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Interview with Mary Jo Nickum, Author of Mom’s Story

I’d like to introduce you to an author who is also in
my critique group (and no, I had not critiqued this
project). Welcome, Mary, glad you could join me here
today. I’ve posted a book review of your book below,
but I thought it would be fun to also have my readers
get to know you a bit more. So let’s get going.

GO: Mary, why don’t you start by telling us a bit about
your book, and what inspired you to write such a story?

MJN: My book is titled Mom’s Story; A Child Learns About
MS. It tells the story of a young girl who sees her mother
with some frightening health problems and learns she has
MS but she will not die from it.

Amy fears the worst, which is common when one is
confronted by the unknown. Information is the key to
allaying much of her fear along with understanding from
adults, friends and an older sibling.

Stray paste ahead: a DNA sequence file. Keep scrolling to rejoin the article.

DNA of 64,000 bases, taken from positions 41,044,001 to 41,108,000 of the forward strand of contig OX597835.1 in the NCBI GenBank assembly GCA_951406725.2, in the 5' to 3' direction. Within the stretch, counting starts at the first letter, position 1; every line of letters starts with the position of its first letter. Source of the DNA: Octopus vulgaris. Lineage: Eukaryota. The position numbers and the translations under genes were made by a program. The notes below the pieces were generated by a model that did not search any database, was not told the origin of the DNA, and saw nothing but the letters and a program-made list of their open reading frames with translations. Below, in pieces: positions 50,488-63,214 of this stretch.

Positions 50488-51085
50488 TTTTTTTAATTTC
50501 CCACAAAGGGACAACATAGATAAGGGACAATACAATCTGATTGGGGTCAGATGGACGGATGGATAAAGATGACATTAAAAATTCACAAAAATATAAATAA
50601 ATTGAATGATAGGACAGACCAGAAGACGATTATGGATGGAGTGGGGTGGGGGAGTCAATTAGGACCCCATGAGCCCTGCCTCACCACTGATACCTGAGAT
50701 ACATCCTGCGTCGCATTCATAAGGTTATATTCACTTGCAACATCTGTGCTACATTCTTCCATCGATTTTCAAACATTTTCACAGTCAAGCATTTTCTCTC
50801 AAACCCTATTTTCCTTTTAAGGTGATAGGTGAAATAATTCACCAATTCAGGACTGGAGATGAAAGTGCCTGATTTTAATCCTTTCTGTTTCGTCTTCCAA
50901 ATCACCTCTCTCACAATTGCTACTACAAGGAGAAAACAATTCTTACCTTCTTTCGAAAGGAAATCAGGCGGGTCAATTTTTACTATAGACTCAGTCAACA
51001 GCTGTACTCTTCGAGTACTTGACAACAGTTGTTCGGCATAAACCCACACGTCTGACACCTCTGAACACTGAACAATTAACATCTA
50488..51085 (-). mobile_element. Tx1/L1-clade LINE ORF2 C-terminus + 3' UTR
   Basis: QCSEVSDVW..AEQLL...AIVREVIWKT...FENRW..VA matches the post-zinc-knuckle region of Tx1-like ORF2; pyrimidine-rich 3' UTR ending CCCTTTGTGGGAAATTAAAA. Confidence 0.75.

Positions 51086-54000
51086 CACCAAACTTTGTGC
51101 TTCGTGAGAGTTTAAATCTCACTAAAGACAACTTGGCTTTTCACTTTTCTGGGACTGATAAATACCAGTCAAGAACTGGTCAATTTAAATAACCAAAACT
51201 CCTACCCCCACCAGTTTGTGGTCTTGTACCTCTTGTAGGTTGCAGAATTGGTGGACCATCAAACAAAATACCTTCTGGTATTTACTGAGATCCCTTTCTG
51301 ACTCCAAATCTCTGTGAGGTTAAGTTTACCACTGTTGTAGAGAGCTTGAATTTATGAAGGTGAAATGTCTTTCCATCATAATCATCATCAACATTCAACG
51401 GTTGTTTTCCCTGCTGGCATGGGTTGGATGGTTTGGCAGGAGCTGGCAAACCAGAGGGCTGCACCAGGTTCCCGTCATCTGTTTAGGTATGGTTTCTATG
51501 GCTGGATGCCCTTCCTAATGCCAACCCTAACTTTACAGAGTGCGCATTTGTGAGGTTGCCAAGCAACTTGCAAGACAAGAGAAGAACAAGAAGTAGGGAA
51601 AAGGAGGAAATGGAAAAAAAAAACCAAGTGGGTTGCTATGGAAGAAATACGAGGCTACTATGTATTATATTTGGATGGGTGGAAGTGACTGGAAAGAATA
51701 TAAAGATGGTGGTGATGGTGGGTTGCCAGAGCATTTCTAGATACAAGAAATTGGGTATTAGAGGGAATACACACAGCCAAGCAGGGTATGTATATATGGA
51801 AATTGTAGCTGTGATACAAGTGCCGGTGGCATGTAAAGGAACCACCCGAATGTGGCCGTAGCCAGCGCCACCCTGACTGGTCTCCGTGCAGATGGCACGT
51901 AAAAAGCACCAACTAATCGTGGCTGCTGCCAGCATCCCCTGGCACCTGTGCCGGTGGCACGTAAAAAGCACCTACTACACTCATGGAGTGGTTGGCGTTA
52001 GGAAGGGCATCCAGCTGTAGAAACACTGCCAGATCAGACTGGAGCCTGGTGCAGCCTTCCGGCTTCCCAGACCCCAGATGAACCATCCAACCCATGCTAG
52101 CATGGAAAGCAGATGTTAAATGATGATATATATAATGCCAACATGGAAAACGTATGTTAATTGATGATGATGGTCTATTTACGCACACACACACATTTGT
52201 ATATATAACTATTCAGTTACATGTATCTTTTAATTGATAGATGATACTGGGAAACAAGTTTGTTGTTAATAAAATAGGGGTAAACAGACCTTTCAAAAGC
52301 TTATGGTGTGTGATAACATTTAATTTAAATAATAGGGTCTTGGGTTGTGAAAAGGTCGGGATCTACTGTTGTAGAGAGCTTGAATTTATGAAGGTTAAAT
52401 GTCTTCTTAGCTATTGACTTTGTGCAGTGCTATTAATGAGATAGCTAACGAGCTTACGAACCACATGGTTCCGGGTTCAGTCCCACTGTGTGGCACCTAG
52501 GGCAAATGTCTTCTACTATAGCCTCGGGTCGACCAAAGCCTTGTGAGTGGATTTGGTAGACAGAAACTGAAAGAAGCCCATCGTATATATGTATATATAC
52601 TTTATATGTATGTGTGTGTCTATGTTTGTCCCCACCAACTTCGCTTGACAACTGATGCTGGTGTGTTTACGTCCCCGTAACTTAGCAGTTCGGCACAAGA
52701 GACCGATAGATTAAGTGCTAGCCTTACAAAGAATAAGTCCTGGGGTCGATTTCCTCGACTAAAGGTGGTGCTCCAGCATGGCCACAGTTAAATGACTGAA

I wrote this story because I saw my children experience
many of the same fears as Amy before I was diagnosed.
During my various MS meetings, whether in self-help
groups or MS Society chapter meetings, I heard countless
moms and dads expressing concern for their children. Such
questions as “What can I tell my daughter?” or “Is there
something I can get for my child to read? I couldn’t find
anything for a 9 year old at the library on MS.” This book is
written to address these types of questions.

GO: How long did it take for you to write the book, from
start to final edit?

MJN: From start to finish, it took almost exactly 2 years.
In addition to the writing, I had the manuscript read by
several psychologists and a neurologist specializing in MS.
So, in effect, it was peer-reviewed.

GO: What book made you want to be a writer? What was
it in the book that called out to you?

MJN: I don’t think it was any particular book that made me
be a writer. I got into it via “the back door,” so to speak. I
majored in English in undergraduate then went to library